5 August 2009
South African President Jacob Zuma indicated on Monday that he would be contacting Zimbabwean President Robert Mugabe to discuss tensions in that country’s unity government, following a meeting with Zimbabwe Prime Minister Morgan Tsvangirai.
“Given this situation, I will be contacting President Robert Mugabe on the matters raised by Tsvangirai,” Zuma told reporters in Johannesburg after meeting with Tsvangirai.
Zuma said he would also contact other Southern African Development Community (SADC) leaders to “brief them on how we can continue working together to make quick progress in Zimbabwe.”
Tsvangirai told reporters that it was “five months since the formation of the unity government, so I was updating Zuma, as the chairperson of the Southern African Development Community, on the progress and areas of slow progress.”
Tsvangirai’s Movement for Democratic Change claims there has been a recent crackdown on its members.
While the issues that Zuma and Tsvangirai discussed were not mentioned, Tsvangirai said he was pleased by Zuma’s willingness to intervene.
Zuma said he was confident that agreement on outstanding issues would be reached, adding that former president Thabo Mbeki, who mediated the agreement of the unity government, had also been briefed on the situation via a letter.
Zuma said the problems in neighbouring Zimbabwe were “weighty”, but could be resolved. Tsvangirai had “indicated few deadlocks that we still need to look at, but I am confident that they will be sorted out.”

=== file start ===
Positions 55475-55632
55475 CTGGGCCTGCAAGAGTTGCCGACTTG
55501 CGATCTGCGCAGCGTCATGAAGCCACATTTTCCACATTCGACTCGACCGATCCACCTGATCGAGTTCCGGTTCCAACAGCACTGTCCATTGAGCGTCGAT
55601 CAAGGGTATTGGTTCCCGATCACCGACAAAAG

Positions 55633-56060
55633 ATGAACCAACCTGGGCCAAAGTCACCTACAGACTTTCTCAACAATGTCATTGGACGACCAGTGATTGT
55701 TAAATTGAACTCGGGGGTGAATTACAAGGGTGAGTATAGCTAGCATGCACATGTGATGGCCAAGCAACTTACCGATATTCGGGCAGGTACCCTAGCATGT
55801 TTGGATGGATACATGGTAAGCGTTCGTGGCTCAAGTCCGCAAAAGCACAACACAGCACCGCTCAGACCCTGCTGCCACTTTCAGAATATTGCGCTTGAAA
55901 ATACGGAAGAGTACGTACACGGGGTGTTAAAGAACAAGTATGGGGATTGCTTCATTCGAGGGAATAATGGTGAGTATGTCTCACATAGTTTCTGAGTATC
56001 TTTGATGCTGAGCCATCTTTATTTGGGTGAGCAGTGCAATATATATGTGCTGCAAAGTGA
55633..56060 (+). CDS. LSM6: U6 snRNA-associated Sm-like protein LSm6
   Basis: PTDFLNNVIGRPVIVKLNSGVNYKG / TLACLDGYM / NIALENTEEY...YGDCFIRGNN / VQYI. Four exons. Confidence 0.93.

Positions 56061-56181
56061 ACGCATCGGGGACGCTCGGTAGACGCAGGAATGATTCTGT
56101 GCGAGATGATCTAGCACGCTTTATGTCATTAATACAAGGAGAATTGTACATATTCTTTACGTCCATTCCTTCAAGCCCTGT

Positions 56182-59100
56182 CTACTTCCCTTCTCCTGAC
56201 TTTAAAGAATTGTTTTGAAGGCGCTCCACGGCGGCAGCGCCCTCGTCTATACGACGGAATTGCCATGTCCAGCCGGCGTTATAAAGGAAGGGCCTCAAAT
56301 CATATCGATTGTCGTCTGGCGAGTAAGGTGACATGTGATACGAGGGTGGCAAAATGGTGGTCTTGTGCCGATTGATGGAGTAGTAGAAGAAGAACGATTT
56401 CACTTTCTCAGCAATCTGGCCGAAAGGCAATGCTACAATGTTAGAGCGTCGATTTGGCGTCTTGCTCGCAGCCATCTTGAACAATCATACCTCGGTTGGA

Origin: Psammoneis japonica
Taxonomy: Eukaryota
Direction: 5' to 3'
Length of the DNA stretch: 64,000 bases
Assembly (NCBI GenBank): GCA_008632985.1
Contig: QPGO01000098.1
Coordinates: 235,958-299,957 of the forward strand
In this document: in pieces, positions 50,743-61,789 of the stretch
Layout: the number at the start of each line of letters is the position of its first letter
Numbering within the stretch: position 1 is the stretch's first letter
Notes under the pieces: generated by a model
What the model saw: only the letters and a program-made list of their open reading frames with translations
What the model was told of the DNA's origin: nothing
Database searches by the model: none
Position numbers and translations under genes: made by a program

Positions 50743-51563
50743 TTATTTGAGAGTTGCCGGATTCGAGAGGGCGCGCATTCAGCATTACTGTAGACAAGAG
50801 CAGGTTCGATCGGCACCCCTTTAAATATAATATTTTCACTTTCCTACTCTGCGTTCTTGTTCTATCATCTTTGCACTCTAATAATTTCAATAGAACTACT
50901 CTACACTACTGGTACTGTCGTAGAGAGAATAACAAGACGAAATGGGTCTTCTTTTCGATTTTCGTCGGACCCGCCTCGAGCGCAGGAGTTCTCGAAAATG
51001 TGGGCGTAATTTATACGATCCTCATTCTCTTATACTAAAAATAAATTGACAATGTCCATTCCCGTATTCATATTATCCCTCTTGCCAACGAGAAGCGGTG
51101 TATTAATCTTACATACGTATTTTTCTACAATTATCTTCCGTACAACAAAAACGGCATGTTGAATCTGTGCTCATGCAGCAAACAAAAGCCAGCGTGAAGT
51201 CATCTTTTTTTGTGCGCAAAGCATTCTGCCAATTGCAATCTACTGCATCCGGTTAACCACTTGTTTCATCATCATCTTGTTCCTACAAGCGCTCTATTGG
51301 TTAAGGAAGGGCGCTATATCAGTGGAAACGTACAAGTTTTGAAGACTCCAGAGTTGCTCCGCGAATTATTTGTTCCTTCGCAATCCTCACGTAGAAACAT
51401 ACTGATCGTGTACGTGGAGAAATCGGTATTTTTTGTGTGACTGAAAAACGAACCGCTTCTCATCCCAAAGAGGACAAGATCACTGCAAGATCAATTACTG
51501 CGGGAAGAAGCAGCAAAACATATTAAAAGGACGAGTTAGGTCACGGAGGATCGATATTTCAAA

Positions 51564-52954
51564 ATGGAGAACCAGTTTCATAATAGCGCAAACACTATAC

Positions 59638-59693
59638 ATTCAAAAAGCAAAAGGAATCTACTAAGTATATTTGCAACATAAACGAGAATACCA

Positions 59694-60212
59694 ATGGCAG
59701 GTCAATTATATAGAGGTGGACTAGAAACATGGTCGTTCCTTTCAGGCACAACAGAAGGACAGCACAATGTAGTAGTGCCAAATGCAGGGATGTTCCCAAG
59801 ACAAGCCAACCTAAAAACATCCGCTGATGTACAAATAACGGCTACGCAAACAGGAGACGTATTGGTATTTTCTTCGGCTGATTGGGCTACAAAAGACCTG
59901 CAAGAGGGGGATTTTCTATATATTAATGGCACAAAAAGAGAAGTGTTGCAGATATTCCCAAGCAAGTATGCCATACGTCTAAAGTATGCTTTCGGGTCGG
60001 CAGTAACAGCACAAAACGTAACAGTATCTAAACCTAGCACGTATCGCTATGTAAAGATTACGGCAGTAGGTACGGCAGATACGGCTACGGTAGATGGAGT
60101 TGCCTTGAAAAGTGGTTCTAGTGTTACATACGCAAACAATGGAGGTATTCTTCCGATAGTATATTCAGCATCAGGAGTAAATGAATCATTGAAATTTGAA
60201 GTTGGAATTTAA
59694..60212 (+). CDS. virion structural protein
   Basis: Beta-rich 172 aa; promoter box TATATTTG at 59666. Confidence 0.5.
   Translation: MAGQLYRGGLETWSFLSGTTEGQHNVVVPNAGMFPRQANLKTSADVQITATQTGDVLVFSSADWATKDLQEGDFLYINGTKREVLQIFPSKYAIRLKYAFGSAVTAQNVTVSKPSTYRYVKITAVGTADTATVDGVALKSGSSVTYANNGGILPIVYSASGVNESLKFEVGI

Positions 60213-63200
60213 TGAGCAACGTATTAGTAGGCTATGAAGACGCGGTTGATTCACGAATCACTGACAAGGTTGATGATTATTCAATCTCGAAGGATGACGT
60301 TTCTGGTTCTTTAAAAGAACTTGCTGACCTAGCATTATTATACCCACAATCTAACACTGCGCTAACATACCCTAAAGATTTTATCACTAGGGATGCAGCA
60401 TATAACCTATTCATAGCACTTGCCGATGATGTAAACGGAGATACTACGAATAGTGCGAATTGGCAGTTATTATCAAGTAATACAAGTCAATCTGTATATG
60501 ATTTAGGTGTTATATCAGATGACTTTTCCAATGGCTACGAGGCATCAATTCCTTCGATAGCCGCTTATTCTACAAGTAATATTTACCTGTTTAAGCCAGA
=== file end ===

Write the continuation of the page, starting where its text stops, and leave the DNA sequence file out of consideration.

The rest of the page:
The Movement for Democratic Change (MDC) has claimed a recent crackdown on its members, following the arrests of several lawmakers which it says are aimed at robbing the party of its slim parliamentary majority.
Key appointments, including the appointment of Zimbabwe’s central bank chief and attorney-general, have been referred to the SADC for regional mediation.
Tsvangirai is frustrated by the lack of progress in resolving the thorniest issues in the agreement, after Mugabe apparently refused to budge on his re-appointment of Gideon Gono as Reserve Bank governor and Johannes Tomana as attorney-general.
The MDC also says scores of party legislators, students, activists, lawyers and ordinary party members have been arrested or are missing, while there reports that farm invasions are continuing in the country.
The MDC holds a slim majority in Zimbabwe’s parliament, but some MDC members of parliament are awaiting trial or have been convicted of political crimes and have been suspended from parliament. The MDC says the claims against its members are politically motivated.
The MDC joined Mugabe’s ruling Zanu-PF party in a fragile coalition government set up in February, nearly a year after disputed elections, in an agreement brokered by the SADC.
The unity government was created to end the violence that erupted after disputed election results led to a political deadlock, crippling the country’s economy and prompting millions of Zimbabweans to flee into South Africa.